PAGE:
Rogers says it’s making “meaningful progress” on an agreement for carriers to automatically switch 911 calls to other networks, weeks after a nationwide outage left customers unable to contact emergency services.
“I believe this is the only responsible way forward and I am personally committed to making it possible for all Canadians,” Tony Staffieri, Rogers CEO, said in a letter to customers.
Staffieri said Rogers will be separating its wireless and internet services, as reported by MobileSyrup, and will invest $10 billion “to focus on reliability.”
Rogers will invest the funds over three years and cover more oversight, testing and greater use of AI.
Staffieri said the company is also working with technology firms to complete a review of their network and learn from the outage that started when a maintenance update caused routers in its network to malfunction.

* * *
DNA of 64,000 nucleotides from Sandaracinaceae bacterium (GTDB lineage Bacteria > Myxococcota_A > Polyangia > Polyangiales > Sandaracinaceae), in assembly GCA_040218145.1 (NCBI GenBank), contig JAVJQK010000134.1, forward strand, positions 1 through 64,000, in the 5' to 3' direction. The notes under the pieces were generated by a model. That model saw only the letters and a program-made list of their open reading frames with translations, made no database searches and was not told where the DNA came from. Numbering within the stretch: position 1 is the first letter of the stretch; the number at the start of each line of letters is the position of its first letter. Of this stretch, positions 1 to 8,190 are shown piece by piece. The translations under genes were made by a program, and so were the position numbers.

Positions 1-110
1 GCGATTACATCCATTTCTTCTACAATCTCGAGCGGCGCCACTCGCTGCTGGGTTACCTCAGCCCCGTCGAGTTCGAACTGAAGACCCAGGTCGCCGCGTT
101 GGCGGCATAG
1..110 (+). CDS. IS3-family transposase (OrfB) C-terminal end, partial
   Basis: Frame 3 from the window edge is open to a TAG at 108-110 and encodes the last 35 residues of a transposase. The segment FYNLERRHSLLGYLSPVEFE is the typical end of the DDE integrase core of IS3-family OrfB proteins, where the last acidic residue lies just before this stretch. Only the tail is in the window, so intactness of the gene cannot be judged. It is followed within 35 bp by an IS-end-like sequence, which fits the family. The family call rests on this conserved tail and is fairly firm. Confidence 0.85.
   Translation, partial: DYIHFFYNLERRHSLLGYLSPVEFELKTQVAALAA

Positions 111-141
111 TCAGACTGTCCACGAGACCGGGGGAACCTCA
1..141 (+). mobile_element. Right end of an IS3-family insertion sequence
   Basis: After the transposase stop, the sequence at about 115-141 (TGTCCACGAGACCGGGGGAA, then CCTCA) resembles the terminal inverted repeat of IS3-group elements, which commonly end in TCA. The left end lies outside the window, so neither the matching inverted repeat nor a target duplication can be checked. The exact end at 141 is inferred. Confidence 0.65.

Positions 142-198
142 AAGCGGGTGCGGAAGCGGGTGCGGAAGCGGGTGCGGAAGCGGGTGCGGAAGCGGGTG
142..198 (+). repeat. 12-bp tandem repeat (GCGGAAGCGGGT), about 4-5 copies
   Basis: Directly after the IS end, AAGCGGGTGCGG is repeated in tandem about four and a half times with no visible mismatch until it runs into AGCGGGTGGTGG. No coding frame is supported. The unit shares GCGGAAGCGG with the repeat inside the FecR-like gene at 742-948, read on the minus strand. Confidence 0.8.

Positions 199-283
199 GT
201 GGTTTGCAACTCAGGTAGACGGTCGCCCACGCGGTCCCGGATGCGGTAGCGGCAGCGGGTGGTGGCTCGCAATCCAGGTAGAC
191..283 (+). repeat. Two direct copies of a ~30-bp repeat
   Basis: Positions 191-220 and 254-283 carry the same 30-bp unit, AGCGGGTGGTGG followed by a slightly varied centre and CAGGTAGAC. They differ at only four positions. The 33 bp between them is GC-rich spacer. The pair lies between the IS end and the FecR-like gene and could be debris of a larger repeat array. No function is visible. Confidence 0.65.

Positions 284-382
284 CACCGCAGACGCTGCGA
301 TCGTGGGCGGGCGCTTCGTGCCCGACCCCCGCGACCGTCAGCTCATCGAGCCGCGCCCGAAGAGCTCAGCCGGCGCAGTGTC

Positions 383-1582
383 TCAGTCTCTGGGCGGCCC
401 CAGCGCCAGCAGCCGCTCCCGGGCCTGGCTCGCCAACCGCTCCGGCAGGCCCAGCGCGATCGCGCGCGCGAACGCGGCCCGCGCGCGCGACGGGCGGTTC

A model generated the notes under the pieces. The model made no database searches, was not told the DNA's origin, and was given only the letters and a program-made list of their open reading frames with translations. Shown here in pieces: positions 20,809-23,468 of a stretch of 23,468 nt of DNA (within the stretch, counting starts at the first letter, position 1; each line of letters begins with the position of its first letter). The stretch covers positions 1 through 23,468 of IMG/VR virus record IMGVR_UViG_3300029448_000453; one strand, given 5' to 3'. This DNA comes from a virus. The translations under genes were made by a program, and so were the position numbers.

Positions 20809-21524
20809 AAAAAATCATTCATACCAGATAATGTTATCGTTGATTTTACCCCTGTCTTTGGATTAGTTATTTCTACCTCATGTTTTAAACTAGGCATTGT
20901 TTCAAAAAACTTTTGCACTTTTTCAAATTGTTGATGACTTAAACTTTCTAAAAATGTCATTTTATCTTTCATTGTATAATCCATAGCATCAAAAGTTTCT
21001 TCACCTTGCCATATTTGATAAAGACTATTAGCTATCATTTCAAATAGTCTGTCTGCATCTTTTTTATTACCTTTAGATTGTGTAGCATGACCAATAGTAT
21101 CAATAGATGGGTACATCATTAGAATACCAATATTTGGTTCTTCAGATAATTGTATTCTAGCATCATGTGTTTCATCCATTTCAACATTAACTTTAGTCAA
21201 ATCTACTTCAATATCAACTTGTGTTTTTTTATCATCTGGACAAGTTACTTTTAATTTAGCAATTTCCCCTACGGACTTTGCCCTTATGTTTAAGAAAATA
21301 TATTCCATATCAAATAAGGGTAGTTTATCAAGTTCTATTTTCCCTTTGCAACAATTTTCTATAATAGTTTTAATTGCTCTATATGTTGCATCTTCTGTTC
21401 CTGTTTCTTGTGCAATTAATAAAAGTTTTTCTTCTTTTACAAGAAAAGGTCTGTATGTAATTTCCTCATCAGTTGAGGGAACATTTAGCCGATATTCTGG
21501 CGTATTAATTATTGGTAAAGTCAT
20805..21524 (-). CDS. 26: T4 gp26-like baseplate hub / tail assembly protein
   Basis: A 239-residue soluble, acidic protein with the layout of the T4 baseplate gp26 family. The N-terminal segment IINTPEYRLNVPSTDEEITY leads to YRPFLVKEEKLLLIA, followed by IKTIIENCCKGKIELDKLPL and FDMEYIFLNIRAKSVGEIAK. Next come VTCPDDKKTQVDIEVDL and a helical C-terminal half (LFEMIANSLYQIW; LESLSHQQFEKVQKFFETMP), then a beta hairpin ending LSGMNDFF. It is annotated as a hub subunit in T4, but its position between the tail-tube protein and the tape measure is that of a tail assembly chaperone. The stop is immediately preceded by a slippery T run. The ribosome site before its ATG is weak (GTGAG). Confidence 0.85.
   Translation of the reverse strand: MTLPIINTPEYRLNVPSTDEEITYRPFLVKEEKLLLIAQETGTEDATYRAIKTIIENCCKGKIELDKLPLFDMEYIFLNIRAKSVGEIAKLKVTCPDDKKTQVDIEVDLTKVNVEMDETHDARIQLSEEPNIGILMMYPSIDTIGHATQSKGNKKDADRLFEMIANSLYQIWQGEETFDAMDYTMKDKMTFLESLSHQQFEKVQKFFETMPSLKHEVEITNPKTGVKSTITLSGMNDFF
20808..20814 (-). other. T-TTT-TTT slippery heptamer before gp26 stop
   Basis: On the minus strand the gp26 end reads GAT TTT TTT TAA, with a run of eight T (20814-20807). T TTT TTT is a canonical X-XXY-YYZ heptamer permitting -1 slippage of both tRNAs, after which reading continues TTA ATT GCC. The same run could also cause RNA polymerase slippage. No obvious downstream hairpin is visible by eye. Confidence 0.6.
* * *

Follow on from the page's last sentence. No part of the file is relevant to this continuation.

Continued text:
In a partially-redacted response to the Canadian Radio-television and Telecommunications Commission (CRTC), the company said competitors reached out to help, but Rogers couldn’t transfer customers as it was unable to access parts of its network, including the centralized user database. Rogers also said its competitors would be unable to handle the sudden traffic volume.
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